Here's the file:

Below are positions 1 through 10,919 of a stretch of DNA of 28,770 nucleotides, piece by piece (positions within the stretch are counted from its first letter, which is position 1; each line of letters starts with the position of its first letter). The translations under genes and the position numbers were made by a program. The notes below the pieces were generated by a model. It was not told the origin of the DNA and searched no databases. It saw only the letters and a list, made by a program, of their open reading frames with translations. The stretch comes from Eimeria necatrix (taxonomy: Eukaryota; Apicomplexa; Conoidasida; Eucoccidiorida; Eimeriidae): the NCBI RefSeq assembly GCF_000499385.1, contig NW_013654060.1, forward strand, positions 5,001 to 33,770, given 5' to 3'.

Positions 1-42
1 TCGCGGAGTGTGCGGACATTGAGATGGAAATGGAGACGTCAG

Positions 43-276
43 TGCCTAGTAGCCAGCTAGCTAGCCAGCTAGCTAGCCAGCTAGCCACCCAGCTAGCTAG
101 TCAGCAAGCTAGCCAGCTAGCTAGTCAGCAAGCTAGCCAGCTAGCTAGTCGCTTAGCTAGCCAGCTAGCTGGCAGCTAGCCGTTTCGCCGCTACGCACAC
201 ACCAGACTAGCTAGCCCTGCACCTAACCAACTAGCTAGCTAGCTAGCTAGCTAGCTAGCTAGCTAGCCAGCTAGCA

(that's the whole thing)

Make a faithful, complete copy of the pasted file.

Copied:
Below are positions 1 through 10,919 of a stretch of DNA of 28,770 nucleotides, piece by piece (positions within the stretch are counted from its first letter, which is position 1; each line of letters starts with the position of its first letter). The translations under genes and the position numbers were made by a program. The notes below the pieces were generated by a model. It was not told the origin of the DNA and searched no databases. It saw only the letters and a list, made by a program, of their open reading frames with translations. The stretch comes from Eimeria necatrix (taxonomy: Eukaryota; Apicomplexa; Conoidasida; Eucoccidiorida; Eimeriidae): the NCBI RefSeq assembly GCF_000499385.1, contig NW_013654060.1, forward strand, positions 5,001 to 33,770, given 5' to 3'.

Positions 1-42
1 TCGCGGAGTGTGCGGACATTGAGATGGAAATGGAGACGTCAG

Positions 43-276
43 TGCCTAGTAGCCAGCTAGCTAGCCAGCTAGCTAGCCAGCTAGCCACCCAGCTAGCTAG
101 TCAGCAAGCTAGCCAGCTAGCTAGTCAGCAAGCTAGCCAGCTAGCTAGTCGCTTAGCTAGCCAGCTAGCTGGCAGCTAGCCGTTTCGCCGCTACGCACAC
201 ACCAGACTAGCTAGCCCTGCACCTAACCAACTAGCTAGCTAGCTAGCTAGCTAGCTAGCTAGCTAGCCAGCTAGCA